What I also love about College Street, is the hand painted signs (found all over the city for that matter). I haven’t seen a single neon-lit sign, only beautiful lettering. Signs may be worn and grimy, looking rather poor as it is, but they belong to the city’s rough surface.

A must-visit on College Street is the Indian Coffee House. It’s a renowned intellectual and literary hub, proud to have once welcomed Rabindranath Tagore, Subhas Chandra Bose, Satyajit Ray and many more. One might go there to admire the waiter’s fancy hats and the retro environment, but coffee is definitely better elsewhere. I couldn’t resist paying a short visit to TripAdvisor, and it’s obvious that many visitors (based on their grumpy coments) expect something entirely different than they get. In many ways I’m glad the place seems not to have lost its eccentricity and ended up a slick tourist destination. Maybe the coffee house is best left to the native people of Calcutta and their adda.

College Street is a fascinating jumble of book stalls, food stalls, people – and among the buses, cars, carts and rickshaws I spotted a flock of goats being herded down College Street – just to complete the picture!


Coffee – in two different ways… November 25, 2010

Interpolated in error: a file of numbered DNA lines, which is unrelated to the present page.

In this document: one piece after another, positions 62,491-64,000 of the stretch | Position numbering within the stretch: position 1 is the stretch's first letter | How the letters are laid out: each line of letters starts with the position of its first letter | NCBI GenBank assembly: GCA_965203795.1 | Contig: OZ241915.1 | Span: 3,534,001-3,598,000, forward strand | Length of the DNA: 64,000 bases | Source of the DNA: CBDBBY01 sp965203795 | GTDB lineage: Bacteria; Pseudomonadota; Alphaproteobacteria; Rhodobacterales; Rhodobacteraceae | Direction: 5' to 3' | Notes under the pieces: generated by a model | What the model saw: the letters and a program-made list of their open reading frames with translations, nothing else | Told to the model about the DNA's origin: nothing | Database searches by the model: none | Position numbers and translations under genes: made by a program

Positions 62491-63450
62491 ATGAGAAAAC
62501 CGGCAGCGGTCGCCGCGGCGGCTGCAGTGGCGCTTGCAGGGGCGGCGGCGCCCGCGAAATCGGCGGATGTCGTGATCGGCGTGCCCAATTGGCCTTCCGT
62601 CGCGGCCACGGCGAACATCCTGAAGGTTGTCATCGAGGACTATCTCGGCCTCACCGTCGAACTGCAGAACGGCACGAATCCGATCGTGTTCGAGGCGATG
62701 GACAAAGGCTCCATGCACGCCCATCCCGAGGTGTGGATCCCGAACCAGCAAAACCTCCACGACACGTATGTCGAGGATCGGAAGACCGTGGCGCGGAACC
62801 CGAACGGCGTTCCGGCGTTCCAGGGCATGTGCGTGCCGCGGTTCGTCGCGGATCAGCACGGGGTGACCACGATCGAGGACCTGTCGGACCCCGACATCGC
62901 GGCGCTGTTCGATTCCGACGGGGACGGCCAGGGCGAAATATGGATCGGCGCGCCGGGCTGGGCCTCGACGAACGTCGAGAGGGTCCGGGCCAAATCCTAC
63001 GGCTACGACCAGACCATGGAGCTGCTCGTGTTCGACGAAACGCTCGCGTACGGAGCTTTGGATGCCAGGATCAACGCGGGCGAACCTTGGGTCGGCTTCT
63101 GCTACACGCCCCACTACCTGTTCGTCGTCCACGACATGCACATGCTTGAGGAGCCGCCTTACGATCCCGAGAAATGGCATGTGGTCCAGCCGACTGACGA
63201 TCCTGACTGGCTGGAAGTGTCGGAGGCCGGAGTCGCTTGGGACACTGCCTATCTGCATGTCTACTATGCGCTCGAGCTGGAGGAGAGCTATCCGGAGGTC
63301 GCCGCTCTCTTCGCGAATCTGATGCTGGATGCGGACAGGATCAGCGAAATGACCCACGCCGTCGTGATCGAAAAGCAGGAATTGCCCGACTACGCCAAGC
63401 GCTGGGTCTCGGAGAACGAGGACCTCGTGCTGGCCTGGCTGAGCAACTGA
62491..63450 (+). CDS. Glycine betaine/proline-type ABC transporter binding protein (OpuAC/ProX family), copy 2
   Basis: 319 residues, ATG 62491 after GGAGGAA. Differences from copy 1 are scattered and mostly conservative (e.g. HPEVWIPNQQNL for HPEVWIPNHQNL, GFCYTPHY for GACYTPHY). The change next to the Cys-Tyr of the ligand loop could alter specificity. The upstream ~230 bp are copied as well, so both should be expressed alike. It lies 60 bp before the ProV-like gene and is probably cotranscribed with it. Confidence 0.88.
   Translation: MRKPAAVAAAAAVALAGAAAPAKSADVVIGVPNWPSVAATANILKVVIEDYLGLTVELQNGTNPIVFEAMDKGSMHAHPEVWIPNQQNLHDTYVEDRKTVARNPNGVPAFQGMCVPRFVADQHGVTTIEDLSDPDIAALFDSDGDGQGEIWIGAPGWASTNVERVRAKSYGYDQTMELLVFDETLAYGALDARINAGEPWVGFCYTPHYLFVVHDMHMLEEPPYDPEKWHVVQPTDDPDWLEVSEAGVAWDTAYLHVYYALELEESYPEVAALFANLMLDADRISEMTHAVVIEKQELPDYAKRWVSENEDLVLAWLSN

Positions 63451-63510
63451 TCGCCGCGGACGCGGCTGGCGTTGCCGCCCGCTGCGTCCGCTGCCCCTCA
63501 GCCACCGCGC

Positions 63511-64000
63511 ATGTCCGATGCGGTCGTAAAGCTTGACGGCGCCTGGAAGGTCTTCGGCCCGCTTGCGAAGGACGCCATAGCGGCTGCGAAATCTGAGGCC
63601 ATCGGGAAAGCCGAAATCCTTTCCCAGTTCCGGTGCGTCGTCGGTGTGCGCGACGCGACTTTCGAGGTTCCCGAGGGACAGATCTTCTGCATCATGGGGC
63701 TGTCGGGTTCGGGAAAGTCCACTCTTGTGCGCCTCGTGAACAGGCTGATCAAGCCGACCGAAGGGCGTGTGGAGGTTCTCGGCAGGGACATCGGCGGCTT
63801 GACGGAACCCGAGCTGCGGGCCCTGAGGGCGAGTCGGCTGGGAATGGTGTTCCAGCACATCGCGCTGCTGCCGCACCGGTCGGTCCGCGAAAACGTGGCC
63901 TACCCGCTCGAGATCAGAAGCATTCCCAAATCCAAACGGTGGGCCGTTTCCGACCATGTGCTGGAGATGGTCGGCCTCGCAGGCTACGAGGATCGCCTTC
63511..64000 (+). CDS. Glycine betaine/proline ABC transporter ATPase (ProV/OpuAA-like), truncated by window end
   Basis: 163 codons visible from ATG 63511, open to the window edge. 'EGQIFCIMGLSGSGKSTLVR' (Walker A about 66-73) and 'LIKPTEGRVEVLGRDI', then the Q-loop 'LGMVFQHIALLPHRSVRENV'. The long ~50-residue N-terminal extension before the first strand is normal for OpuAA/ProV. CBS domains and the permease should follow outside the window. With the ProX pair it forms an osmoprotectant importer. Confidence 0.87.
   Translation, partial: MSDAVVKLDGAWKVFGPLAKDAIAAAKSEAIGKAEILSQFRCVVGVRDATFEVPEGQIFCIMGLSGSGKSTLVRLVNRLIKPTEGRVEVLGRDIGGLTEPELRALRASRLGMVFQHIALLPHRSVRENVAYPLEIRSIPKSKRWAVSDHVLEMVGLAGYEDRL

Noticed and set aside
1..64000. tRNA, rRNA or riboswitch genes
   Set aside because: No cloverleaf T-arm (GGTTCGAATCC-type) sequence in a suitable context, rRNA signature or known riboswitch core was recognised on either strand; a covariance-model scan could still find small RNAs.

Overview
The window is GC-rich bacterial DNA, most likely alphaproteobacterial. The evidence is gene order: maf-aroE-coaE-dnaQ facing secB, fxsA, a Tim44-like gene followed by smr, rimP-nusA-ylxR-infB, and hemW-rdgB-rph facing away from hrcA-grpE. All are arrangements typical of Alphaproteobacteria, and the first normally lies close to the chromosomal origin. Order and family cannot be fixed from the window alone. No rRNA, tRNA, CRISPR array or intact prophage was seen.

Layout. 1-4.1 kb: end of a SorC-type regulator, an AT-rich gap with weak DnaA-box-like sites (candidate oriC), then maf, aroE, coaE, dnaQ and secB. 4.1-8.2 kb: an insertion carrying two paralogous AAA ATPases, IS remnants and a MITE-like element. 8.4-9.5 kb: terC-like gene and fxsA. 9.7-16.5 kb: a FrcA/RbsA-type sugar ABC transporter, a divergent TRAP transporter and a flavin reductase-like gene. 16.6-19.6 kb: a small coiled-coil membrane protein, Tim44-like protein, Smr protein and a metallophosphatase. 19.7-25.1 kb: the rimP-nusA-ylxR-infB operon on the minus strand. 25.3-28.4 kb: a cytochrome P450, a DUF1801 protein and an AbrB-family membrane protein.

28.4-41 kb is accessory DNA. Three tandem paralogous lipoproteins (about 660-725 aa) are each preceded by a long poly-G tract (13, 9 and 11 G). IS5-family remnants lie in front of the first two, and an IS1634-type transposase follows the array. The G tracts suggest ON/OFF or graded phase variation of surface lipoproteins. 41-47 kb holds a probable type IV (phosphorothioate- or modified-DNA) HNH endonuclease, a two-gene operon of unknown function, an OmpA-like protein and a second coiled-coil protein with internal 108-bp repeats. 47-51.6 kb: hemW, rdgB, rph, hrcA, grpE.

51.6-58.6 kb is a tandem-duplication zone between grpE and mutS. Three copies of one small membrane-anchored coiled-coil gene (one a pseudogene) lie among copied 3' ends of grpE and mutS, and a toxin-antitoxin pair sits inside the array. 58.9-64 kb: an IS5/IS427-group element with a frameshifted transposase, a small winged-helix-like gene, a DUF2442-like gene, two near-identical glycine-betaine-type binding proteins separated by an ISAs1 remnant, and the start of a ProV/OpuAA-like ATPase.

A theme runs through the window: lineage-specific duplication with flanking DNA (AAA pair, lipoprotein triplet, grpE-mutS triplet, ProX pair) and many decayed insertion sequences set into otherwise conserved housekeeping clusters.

Filed under: INDIA — benjamuna @ 9:20 pm
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It happens – when in India – that you need a break from everything… The heat, the traffic, the pollution, the people, the noise. It just happens. I always feel in need of decent coffe at some point every day, so I go to a Barista or Cafe Coffe Day – Starbucks look alikes and very good they are. They sell all kinds of coffees, sandwiches, muffins and the bigger ones, at least Barista, sell good Italian food.

Theobroma, South Mumbai.

But on my last day in Mumbai I came to notice a place called Theobroma at Colaba Causeway, the main thoroughfare in Colaba, South Mumbai. It was incredibly hot, I had hours to spend before my plane left Mumbai after midnight and I realised I had to stop shopping – which is easily done because 1) the shops cool you down and 2) it whiles away the hours. So I stepped into Theobroma, another modern western style coffebar I quickly realised – and entered another world. In fact, it could have been Norway. But there is one major difference, staff is more plentiful than guests and customers. In fact I thought I saw a new guy every two minutes and was thinking where on earth do they come from… And yes, only male staff. All with hygienic plastic gloves.